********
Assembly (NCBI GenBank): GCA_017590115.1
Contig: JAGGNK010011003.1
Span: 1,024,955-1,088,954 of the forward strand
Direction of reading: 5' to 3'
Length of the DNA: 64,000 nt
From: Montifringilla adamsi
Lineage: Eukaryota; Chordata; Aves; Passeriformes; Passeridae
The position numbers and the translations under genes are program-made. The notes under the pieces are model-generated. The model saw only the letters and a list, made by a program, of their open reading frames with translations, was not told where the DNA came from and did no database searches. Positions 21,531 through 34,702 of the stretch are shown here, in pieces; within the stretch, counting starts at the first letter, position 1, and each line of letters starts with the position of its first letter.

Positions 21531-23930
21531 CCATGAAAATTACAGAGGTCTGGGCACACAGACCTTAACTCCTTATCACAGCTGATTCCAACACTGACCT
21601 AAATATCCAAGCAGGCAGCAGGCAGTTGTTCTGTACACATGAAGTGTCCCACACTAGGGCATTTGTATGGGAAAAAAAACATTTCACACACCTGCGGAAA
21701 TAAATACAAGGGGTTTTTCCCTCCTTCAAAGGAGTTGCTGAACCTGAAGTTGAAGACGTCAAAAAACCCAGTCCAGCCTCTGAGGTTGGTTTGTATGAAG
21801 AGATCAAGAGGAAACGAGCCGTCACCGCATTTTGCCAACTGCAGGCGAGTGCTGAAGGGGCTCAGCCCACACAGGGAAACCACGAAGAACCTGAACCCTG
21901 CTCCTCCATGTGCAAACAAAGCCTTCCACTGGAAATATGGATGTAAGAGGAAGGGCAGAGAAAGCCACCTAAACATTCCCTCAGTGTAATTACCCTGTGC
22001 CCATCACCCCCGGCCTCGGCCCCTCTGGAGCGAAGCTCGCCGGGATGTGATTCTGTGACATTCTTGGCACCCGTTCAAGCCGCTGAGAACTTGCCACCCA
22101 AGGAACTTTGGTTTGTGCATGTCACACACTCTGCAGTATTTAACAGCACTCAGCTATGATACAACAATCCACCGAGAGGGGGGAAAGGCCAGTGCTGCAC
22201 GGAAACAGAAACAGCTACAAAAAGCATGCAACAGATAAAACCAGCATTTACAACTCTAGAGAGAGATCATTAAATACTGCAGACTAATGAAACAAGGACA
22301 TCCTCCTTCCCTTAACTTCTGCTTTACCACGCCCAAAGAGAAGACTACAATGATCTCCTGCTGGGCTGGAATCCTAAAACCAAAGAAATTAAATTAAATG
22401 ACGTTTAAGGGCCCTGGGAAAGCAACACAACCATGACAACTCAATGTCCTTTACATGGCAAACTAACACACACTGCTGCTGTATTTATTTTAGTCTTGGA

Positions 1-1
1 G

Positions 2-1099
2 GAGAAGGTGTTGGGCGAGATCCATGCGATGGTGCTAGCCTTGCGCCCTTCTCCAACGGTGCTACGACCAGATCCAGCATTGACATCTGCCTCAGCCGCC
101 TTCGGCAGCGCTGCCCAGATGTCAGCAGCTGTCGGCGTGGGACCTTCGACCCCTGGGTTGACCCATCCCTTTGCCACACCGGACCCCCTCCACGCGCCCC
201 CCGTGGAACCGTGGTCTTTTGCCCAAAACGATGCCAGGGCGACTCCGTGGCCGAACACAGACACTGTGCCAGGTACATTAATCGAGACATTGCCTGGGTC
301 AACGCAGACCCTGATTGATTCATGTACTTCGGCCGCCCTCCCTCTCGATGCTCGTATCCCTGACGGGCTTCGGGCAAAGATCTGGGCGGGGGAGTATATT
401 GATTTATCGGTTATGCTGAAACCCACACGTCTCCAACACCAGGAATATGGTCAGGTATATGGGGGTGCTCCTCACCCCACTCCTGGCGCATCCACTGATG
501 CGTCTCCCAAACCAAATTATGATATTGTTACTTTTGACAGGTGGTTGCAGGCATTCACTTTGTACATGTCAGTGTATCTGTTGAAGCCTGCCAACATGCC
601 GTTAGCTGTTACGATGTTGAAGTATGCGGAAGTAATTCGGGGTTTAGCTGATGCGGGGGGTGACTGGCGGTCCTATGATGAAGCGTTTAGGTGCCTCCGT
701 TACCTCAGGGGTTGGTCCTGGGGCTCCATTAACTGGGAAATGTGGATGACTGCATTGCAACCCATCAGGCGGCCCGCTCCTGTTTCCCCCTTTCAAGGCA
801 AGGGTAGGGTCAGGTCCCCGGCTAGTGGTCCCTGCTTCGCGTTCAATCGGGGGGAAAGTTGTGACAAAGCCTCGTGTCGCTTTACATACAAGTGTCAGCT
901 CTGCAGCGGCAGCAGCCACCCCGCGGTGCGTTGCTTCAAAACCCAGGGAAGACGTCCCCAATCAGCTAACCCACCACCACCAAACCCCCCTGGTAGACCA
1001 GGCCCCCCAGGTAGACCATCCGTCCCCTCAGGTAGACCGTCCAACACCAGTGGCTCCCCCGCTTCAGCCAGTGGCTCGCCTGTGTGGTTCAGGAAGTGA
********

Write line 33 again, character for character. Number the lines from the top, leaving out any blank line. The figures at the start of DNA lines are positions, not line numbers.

1001 GGCCCCCCAGGTAGACCATCCGTCCCCTCAGGTAGACCGTCCAACACCAGTGGCTCCCCCGCTTCAGCCAGTGGCTCGCCTGTGTGGTTCAGGAAGTGA